Exploring Mundane and Rare Pigmentary Disorders

Dermatology Times, Dermatology Times, December 2022 (Vol. 43. No. 12), Volume 43, Issue 12

At the 2022 SDPA Conference, Ted Rosen, MD, discusses skin conditions that could often be mistaken for vitiligo.

At the 2022 Society of Dermatology Physician Assistants Conference in Miami, Florida, Ted Rosen, MD, professor and vice-chair of dermatology at the Baylor College of Medicine in Houston, Texas, conducted a session on pigmentary disorders that may mimic vitiligo in appearance.

Vitiligo is an auto-immune disease that causes patches of the skin to lose their natural color. White or lightened patches form when the body destroys melanocytes. Rosen highlighted several other conditions that can cause discoloration in the epidermis.1

Tinea versicolor: This is a common fungal infection of the skin. The fungus interferes with the normal pigmentation of the skin, resulting in small, discolored patches. These patches may be lighter or darker in color than the surrounding skin and most commonly affect the trunk and shoulders. Factors that may predispose to tinea versicolor include heat and humidity and immunosuppression due to corticosteroids, pregnancy, undernutrition, diabetes, or other disorders Common treatments include the antifungal medication, ketoconazole (only in topical form; the US Food and Drug Administration has issued 2 warnings about the oral tablets. Use of the medication carries the risk of serious liver damage and harmful interactions with other drugs).

Idiopathic guttate hypomelanosis: This is a form of leukoderma that presents as small flat pale or white spots on the sun-exposed limbs. It becomes more common with age, affecting <50% in the fourth decade (31–40 years), 50–80% of people over 40 years of age, and >90% in the ninth decade (81–90 years). It has been reported uncommonly in children and teens. The aetiopathogenesis of idiopathic guttate hypomelanosis is likely multifactorial:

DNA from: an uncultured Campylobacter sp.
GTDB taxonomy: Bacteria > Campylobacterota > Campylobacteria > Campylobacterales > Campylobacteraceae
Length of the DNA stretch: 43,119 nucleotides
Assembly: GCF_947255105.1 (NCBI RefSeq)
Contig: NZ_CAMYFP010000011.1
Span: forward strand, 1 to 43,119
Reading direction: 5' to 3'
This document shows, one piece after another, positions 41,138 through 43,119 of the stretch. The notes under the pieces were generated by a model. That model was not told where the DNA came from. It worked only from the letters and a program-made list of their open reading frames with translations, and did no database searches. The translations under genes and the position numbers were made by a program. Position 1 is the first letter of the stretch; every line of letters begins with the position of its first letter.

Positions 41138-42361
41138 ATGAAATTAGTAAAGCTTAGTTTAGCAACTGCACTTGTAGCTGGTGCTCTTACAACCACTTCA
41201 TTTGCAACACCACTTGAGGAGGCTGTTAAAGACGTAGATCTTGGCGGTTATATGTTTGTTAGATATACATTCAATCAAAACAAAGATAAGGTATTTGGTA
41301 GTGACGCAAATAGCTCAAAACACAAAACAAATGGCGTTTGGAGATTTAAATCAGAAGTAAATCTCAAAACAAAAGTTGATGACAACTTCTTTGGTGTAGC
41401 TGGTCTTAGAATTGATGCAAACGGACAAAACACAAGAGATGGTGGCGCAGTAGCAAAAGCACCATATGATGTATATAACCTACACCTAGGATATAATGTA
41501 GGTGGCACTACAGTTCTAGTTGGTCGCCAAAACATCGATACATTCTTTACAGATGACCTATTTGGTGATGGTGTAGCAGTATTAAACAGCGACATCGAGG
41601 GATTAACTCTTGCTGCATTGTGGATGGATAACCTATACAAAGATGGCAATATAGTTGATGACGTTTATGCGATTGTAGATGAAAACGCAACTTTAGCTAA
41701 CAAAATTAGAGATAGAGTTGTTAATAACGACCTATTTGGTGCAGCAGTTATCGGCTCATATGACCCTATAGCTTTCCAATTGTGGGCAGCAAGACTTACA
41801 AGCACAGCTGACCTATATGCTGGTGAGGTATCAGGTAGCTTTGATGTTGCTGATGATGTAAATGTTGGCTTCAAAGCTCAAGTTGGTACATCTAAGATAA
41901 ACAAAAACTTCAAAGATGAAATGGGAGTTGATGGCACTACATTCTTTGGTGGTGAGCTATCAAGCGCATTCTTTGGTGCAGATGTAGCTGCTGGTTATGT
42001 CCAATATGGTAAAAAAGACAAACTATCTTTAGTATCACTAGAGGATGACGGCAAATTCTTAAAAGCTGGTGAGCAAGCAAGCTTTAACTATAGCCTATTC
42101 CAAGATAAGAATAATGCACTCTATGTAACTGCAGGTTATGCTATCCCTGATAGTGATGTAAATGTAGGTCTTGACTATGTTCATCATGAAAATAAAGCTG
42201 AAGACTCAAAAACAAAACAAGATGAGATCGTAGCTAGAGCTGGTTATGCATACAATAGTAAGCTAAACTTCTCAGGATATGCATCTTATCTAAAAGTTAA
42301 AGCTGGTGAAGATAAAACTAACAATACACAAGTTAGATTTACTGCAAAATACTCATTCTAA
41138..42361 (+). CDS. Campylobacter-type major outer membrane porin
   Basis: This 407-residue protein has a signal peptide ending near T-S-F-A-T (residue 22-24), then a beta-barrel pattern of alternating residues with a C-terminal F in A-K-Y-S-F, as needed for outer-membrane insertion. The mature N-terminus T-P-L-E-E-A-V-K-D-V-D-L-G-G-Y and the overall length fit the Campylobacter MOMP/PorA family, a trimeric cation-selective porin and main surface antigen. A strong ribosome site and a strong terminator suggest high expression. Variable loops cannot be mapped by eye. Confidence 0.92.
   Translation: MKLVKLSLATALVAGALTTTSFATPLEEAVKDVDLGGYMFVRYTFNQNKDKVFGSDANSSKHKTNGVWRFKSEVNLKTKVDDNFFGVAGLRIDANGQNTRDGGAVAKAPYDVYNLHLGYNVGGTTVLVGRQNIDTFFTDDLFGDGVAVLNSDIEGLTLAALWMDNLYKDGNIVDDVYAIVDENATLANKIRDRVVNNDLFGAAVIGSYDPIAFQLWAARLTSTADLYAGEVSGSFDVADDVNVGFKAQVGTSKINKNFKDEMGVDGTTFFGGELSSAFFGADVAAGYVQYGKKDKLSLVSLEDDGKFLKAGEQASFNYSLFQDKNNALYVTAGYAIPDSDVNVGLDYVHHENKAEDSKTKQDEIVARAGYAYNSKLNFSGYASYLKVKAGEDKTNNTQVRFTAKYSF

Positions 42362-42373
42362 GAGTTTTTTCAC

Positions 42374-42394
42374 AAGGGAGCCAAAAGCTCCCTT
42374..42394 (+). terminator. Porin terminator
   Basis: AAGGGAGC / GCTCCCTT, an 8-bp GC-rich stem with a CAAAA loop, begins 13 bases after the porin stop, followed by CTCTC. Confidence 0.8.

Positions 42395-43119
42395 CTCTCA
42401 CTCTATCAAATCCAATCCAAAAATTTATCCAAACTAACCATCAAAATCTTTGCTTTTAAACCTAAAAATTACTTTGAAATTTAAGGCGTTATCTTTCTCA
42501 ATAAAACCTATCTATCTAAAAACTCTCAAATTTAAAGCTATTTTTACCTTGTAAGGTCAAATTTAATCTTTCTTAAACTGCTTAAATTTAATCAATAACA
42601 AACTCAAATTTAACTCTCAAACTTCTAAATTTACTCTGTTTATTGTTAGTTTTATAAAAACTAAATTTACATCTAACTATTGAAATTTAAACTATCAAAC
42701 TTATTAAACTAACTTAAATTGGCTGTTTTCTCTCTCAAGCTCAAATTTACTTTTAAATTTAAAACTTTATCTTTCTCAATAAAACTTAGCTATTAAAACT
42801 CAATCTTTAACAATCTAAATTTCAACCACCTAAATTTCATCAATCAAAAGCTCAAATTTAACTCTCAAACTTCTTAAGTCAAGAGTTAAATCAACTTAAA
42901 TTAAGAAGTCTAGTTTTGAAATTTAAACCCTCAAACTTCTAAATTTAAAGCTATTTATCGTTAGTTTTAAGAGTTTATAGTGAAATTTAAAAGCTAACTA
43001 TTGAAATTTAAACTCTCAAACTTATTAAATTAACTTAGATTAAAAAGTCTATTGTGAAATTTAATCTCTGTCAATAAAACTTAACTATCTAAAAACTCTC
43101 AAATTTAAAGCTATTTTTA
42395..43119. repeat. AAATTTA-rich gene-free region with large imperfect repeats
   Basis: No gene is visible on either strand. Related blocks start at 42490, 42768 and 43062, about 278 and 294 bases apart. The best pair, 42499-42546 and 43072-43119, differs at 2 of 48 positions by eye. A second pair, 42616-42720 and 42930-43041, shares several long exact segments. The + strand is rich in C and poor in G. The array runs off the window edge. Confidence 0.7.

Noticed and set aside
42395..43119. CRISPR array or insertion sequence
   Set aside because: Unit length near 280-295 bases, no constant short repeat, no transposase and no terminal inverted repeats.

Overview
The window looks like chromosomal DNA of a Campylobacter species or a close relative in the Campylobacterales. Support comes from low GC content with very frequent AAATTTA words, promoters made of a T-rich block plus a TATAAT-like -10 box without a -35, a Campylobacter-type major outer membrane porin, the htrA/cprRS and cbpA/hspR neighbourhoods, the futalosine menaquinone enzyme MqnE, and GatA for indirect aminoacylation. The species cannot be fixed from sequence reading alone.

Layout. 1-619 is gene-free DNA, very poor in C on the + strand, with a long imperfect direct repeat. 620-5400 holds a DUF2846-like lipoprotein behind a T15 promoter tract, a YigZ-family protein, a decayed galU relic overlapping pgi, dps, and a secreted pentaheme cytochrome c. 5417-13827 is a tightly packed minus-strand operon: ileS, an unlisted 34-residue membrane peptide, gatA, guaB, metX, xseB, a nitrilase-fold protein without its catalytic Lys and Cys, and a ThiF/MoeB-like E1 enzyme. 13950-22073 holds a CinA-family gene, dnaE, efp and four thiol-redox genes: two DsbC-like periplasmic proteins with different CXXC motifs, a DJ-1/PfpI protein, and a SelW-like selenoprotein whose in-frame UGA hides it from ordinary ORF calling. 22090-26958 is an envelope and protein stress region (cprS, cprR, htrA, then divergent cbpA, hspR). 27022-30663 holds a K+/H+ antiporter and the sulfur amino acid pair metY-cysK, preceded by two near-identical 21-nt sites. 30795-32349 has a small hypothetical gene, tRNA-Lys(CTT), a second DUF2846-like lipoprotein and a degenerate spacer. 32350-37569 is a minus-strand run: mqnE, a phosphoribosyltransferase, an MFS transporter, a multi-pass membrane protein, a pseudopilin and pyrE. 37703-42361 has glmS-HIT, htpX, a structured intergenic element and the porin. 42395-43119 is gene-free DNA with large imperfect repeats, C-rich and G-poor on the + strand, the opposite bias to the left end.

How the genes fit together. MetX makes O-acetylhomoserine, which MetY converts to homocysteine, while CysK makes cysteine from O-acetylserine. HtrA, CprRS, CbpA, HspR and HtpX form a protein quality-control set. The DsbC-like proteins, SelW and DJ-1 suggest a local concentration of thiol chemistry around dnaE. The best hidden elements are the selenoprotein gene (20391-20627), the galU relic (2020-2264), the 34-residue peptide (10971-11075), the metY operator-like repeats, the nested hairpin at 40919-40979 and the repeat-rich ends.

• Skin Aging
  • Chronic sun exposure
  • Genetic factors
  • Trauma; other autoimmune factors

Arsenic poisoning: arsenic is a toxic metal; global contamination has increased significantly in the past decade. Repeated exposure can cause dermatological manifestations, including pigmentary changes. Rosen said arsenic is prevalent in well water, and he sees this condition more commonly in patients from Taiwan, Vietnam, Thailand, Bangladesh, Mongolia, rural Mexico, and the Western United States. Arsenic toxicity causes dermatological changes, including hyperpigmentation and solar keratosis. There is no specific treatment for chronic arsenic poisoning.

Rosen concluded his session by urging clinicians to examine all pigmentary changes in patients because they are not always dangerous but could be a sign of more serious underlying conditions.

Reference

Rosen T. It’s not always vitiligo. Presented at the 2022 Society of Dermatology Physician Assistants Conference; November 17-20, 2022; Miami, Florida.